Young voices

Young Reporters’ Network



Mwanza currently has 15 young reporters. The network works in collaboration with Metro FM, Barmedas TV and Mwanza Youth and Children Network to produce a TV and radio programme called ‘Sayari ya Watoto’. The young reporters can be heard and seen every Saturday from 0900 – 1000 hrs (EAT)

"Since the training people are really astounded by my presenting skills. People come up to me and say, "Hey we have such talent in Mwanza, we did not know we had such talents here. They really respect me. And even when I hang out with my friends they say nice things about my presenting skills and that makes me feel so proud. I can stand among my peers and they look up to me. I keep up with my school work and I do a good job on air. A lot of opportunities come my way too, for example in school when we get guests or they need a school representative, I get chosen because they think I am articulate, confident, I know how to stand up in front of people and present something. And those extra skills I got from the media training." Jasmine, 16 yrs

“I am proud that when we are doing our programmes we also raise many issues from the community.  Through these issues we are able to educate parents, guardians and children so they can follow the right steps to help them build a good foundation for themselves. We also have a big role in journalism and we can deliver news and other information to our peers. Feedback from children can help the government and the public to solve problems affecting children. The Young Reporter’s Network has brought big changes especially in the programmes we are doing.” - Jasmine, 16 yrs

“I am happy to be part of the Young Reporters’ Network because it has developed my skills and enabled me to be known in my community. I am able to report on news about children through radio and TV. I am happy to be a role model in my community because children are looking up to me. In many communities children are picking up bad lifestyle choices such as drug abuse and this is really affecting our communities. I am also proud that I have been a reporter for about a year now and some people thought I would do badly in my studies or would not listen to my parents because I would know a lot of things but this did not happen. I have been able to manage it all. I have been doing very good in my studies so I have been a good example to follow, not just at home, but also at school other children have been able to look up to me.” – Sekela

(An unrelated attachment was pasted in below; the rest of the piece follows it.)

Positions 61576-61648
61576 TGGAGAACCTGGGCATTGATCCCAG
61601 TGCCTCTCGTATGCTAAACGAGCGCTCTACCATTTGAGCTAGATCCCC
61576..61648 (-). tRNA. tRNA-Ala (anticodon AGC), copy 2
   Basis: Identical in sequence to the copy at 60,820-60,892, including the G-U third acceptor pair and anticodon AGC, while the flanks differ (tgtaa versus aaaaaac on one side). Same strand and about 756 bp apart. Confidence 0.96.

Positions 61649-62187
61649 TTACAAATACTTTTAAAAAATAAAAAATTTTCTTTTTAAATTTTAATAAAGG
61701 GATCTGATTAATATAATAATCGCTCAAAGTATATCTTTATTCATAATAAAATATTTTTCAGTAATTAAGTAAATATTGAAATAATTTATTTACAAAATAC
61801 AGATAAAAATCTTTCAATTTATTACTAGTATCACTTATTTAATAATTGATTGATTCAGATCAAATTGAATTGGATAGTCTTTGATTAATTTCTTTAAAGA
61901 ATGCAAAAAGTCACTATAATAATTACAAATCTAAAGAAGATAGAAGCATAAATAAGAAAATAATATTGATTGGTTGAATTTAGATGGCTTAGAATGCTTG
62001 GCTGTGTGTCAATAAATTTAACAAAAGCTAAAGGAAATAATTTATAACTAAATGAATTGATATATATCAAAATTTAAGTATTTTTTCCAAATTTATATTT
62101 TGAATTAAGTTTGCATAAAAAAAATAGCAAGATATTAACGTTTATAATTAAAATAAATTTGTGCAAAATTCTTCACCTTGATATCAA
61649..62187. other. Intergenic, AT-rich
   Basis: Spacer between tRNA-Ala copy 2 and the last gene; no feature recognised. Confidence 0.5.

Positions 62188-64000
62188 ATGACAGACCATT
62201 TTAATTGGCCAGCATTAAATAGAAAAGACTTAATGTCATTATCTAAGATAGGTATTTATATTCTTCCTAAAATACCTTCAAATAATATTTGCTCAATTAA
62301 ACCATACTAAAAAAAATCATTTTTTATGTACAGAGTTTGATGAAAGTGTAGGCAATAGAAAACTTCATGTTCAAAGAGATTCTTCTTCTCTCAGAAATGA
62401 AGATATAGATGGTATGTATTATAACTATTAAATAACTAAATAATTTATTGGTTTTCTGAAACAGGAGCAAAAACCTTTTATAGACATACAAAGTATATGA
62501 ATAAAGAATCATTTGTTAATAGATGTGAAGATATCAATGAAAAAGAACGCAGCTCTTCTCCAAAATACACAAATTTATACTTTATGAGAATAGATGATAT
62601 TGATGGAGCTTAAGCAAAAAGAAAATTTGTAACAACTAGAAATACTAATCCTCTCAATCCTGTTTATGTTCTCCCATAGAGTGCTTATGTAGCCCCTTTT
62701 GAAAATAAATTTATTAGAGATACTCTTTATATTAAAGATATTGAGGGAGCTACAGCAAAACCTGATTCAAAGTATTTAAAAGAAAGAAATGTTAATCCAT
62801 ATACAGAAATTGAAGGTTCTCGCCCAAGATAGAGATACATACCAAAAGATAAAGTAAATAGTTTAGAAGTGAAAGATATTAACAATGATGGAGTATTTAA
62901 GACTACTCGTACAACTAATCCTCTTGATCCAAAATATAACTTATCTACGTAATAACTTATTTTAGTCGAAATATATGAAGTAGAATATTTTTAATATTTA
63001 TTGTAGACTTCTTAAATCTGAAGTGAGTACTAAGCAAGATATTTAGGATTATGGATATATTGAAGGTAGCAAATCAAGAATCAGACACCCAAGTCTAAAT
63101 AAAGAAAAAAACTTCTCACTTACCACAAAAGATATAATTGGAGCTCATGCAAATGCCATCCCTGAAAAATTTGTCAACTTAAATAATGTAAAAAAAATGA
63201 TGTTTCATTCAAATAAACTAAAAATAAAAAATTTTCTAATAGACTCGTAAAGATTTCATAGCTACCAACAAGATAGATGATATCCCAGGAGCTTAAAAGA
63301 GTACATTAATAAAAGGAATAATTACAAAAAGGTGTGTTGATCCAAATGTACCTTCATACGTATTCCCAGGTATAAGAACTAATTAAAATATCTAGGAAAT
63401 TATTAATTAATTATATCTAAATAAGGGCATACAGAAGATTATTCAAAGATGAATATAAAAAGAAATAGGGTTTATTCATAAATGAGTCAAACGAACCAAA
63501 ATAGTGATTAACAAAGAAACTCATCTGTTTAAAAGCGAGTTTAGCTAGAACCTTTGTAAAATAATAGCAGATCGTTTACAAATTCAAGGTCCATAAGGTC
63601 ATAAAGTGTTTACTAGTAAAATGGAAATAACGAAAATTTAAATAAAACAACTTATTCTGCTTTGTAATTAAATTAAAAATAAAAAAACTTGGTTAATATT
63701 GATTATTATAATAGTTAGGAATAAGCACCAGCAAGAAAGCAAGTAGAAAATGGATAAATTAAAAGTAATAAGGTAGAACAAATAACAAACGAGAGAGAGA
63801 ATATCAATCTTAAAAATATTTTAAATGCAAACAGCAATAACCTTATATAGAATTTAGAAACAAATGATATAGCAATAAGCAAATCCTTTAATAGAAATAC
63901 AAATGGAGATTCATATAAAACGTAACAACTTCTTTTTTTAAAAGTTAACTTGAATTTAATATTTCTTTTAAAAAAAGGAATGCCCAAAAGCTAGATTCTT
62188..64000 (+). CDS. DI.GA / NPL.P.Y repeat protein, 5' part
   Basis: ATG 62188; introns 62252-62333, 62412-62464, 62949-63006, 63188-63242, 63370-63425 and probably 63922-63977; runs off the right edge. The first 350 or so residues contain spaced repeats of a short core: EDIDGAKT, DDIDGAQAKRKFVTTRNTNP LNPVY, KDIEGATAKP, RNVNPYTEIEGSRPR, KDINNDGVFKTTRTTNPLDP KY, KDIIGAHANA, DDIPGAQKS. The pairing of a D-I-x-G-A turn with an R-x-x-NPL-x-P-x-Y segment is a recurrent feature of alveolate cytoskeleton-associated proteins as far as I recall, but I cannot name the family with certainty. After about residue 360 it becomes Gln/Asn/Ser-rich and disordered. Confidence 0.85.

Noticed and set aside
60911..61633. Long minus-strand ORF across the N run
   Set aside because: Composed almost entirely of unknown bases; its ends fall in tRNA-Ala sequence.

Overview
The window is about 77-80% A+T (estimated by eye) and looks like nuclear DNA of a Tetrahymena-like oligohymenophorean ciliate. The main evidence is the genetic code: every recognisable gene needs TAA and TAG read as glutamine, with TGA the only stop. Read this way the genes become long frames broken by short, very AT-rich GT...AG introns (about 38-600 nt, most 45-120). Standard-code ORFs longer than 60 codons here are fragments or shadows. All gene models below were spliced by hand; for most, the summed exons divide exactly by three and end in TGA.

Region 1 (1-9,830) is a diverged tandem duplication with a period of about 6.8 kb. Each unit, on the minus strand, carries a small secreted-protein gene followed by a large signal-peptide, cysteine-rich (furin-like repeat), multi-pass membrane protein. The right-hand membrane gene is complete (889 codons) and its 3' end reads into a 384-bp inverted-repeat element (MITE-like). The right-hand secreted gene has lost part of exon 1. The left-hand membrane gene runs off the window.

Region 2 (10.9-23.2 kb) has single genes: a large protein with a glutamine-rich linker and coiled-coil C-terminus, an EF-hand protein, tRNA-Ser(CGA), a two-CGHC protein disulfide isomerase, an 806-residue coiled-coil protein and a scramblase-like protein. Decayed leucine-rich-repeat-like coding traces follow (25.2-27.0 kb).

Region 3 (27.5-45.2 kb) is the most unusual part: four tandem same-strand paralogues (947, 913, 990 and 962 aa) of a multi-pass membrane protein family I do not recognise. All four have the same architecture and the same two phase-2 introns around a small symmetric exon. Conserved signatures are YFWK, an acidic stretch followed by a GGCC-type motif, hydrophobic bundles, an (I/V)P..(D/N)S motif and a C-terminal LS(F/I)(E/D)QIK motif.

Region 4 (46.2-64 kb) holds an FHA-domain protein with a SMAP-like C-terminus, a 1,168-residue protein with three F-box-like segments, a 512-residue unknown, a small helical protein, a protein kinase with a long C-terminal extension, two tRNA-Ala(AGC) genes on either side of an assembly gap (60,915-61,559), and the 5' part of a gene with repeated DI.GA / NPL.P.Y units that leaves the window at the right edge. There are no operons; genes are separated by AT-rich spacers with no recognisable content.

“I love the fact that we get to meet with the other children every Thursday and Friday when we have our production meetings. I like the interaction and I like the programmes we’re producing, and I’m even more proud that we’re the ones who go on air and present our programmes and it’s not adults doing it. That makes me really happy.” – Ummi

“As a young reporter I have changed a lot. When I used to walk with my branded Young Reporter’s Network t-shirt, people would ask me if I am a reporter or what am I involved with and I was not able to explain myself because I was still scared. Now I have changed and I can express myself better.” – Ummi 

“The training helped us a lot in using audio equipment. We now have equipment such as audio recorders when we interview children in schools. Before, when the real life story presenter travelled, our programmes lacked the real life story segment but now we can record anywhere and even go the interviewee’s home. This training helped a lot.” – Ummi

"Before we got our training we were really scared of the microphone. When we went into the studio, we couldn’t even present our programmes, we were too shy to speak up. But since we got our training we're not afraid of the microphone at all. We make really good programmes. For myself, I can say I am more creative these days.  Before when I used to be asked questions I just used to say, "Yes, yes, yes." But now I know I have to think of something, I have to go deeper and give details, not just "yes, yes," anymore.” – Yusuphu, 11 yrs



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